Seeking CBT for the treatment of my OCD was one of the very best decisions of my life. I highly encourage anyone with any type of anxiety disorder to consider CBT, using ERP (see tab titled "Helpful Acronyms" above). It is very frightening to undergo this type of therapy, therefore it takes tremendous courage to pursue this treatment. I happened to read One Anxious Gal's blog today and she mentions starting CBT. I'm really excited for her. However, this also got me thinking. There is something about CBT that really needs to be stressed. It takes time to feel better. I have to repeat this. It takes time to feel better.
When I first began CBT and started fighting the compulsions successfully, I was incredibly frustrated by the fact that I didn't actually feel better. I mean here I was, touching things that I considered dirty and not washing my hands afterwards, and yet I still didn't feel any better. I started to wonder if there was any point to CBT if I still felt awful even though I did the homework. This has probably been the most difficult part of treatment for me. I did eventually start to feel better, but it took time. I can't tell you how many times I had to touch the door to the bathroom at my church before it stopped bothering me. It was weeks, maybe months. Now, I can touch the door and I may get a slight obsessive thought sometimes, but it is of no real consequence. My psychologist explained to me that my own experience confirms scientific research that found that it can take quite a while of doing exposures before the feelings improve and the obsessions diminish. She says that there is often a lag time before experiencing improved feelings following the performance of ERPs.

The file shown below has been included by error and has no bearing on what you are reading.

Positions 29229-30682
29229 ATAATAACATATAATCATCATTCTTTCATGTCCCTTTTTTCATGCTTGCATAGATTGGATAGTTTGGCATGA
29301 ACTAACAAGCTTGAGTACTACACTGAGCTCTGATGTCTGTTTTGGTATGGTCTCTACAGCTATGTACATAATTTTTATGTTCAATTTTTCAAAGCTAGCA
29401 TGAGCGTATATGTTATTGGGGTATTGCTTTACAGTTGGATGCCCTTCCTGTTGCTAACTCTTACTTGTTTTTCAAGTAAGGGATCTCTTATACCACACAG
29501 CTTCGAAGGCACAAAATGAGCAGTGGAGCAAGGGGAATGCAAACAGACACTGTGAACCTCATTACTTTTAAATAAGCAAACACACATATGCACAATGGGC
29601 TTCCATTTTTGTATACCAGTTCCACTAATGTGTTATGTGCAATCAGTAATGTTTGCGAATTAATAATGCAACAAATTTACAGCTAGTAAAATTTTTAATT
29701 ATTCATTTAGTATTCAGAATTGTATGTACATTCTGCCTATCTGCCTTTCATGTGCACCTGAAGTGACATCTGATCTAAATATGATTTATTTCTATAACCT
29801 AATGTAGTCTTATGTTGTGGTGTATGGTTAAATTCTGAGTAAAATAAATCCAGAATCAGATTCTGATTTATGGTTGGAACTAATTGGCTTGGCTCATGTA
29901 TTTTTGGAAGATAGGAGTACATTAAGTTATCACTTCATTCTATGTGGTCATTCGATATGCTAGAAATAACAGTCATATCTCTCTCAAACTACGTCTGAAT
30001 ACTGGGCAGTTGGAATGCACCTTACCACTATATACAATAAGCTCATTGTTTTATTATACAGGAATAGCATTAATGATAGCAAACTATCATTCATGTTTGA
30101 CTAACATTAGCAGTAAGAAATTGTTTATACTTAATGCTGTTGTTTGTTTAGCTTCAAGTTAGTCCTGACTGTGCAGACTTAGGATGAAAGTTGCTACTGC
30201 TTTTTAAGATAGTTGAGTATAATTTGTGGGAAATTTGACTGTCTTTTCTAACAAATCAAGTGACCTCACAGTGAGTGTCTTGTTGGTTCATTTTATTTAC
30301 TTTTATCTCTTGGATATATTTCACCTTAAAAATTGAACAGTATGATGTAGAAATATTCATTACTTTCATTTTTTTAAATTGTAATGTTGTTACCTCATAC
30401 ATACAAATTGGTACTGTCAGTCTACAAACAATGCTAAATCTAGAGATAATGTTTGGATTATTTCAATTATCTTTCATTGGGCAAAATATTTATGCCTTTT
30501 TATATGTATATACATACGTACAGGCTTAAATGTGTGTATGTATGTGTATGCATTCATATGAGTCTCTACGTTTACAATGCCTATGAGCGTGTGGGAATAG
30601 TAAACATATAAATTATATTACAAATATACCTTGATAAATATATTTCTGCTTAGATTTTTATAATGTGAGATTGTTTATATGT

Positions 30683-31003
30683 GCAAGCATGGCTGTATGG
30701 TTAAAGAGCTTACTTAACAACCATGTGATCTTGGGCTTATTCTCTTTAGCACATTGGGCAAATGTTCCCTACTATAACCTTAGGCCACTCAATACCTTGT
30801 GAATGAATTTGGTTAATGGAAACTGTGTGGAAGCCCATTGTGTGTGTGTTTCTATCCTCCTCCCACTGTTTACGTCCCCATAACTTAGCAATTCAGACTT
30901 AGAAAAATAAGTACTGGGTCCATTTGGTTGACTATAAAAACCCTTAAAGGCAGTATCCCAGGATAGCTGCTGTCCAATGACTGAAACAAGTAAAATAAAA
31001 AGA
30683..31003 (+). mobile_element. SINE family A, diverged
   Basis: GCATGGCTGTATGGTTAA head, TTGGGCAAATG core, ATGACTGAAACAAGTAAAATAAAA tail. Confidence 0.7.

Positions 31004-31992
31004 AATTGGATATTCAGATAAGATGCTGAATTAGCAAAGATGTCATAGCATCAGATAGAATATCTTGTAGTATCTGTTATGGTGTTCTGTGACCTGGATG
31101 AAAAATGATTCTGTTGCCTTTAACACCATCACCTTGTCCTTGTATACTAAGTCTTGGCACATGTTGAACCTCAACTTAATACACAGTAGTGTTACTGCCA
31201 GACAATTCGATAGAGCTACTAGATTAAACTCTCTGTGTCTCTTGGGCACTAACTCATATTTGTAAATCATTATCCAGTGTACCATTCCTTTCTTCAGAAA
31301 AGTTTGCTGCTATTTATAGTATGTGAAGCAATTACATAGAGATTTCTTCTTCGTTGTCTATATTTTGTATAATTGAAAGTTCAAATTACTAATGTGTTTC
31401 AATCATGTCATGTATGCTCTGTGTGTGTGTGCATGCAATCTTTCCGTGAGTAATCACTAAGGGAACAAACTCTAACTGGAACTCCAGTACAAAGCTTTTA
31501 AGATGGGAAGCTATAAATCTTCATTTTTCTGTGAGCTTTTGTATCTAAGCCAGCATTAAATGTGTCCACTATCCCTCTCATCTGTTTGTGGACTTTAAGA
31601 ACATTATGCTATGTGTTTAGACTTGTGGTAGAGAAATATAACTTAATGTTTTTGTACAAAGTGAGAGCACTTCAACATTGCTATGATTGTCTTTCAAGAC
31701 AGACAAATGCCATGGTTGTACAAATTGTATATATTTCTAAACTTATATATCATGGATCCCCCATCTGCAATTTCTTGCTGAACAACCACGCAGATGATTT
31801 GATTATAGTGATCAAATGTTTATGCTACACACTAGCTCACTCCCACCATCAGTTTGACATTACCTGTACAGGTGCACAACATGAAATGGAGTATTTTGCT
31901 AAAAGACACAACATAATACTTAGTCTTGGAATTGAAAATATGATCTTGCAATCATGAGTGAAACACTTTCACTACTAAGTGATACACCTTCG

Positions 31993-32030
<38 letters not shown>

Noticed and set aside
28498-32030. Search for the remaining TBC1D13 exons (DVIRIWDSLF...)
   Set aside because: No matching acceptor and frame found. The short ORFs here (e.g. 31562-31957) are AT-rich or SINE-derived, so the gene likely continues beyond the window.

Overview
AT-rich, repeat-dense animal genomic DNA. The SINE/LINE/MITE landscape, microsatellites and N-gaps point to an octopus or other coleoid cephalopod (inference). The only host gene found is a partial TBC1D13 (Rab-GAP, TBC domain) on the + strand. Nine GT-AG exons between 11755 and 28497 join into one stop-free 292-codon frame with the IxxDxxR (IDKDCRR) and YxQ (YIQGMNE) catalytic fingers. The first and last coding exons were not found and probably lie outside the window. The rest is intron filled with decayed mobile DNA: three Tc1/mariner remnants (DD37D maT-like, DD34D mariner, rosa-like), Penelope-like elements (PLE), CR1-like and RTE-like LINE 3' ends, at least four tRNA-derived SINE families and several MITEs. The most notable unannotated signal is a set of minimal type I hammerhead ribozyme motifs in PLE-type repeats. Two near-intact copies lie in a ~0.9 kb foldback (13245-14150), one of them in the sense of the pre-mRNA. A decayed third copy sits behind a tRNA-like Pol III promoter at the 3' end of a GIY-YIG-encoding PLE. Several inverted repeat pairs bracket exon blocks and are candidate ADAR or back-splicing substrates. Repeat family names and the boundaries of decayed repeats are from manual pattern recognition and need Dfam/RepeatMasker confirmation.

If you are doing CBT and ERP, please, please don't give up if you don't feel better right away. It will come. I have also found that the more experience I have with this therapy in general, the faster my anxiety goes away with other new ERPs. It seems I have begun to retrain my brain. Hang in there. Every time you successfully complete an exposure, you are slowly retraining your brain too.